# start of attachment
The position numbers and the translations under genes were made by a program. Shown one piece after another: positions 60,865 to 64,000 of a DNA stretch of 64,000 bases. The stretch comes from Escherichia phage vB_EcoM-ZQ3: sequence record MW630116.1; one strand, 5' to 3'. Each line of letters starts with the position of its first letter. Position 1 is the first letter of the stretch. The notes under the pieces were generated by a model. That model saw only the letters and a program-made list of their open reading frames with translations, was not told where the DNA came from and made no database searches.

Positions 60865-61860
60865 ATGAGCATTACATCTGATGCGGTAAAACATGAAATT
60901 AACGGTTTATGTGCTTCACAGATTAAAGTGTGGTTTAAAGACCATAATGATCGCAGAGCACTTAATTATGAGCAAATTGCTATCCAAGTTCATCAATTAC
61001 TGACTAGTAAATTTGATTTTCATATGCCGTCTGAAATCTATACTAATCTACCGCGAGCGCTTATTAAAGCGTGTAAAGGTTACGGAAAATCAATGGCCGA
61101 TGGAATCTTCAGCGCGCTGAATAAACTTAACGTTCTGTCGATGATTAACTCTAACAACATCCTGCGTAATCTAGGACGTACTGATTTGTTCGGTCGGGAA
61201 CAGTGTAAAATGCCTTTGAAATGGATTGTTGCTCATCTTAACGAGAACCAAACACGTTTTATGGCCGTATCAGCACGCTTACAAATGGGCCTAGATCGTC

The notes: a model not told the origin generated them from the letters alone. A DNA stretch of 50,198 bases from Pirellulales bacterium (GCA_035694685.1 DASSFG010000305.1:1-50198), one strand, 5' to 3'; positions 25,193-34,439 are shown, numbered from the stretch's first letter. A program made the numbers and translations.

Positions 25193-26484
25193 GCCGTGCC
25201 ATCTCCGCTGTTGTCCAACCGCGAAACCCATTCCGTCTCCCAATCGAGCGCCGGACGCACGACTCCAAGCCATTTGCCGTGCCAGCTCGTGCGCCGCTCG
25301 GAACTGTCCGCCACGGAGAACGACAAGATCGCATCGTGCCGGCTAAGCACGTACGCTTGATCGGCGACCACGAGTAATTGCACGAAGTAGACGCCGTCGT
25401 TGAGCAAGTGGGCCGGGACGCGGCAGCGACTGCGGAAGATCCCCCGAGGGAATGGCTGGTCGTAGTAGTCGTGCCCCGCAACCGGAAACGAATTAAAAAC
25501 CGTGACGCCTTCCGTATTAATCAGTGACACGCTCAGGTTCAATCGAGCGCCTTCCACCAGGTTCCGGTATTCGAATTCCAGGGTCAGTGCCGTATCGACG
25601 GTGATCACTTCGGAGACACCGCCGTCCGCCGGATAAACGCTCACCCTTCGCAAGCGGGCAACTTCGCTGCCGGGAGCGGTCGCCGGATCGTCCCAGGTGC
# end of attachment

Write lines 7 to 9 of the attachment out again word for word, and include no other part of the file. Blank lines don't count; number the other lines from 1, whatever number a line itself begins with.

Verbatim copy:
61201 CAGTGTAAAATGCCTTTGAAATGGATTGTTGCTCATCTTAACGAGAACCAAACACGTTTTATGGCCGTATCAGCACGCTTACAAATGGGCCTAGATCGTC

The notes: a model not told the origin generated them from the letters alone. A DNA stretch of 50,198 bases from Pirellulales bacterium (GCA_035694685.1 DASSFG010000305.1:1-50198), one strand, 5' to 3'; positions 25,193-34,439 are shown, numbered from the stretch's first letter. A program made the numbers and translations.

Positions 25193-26484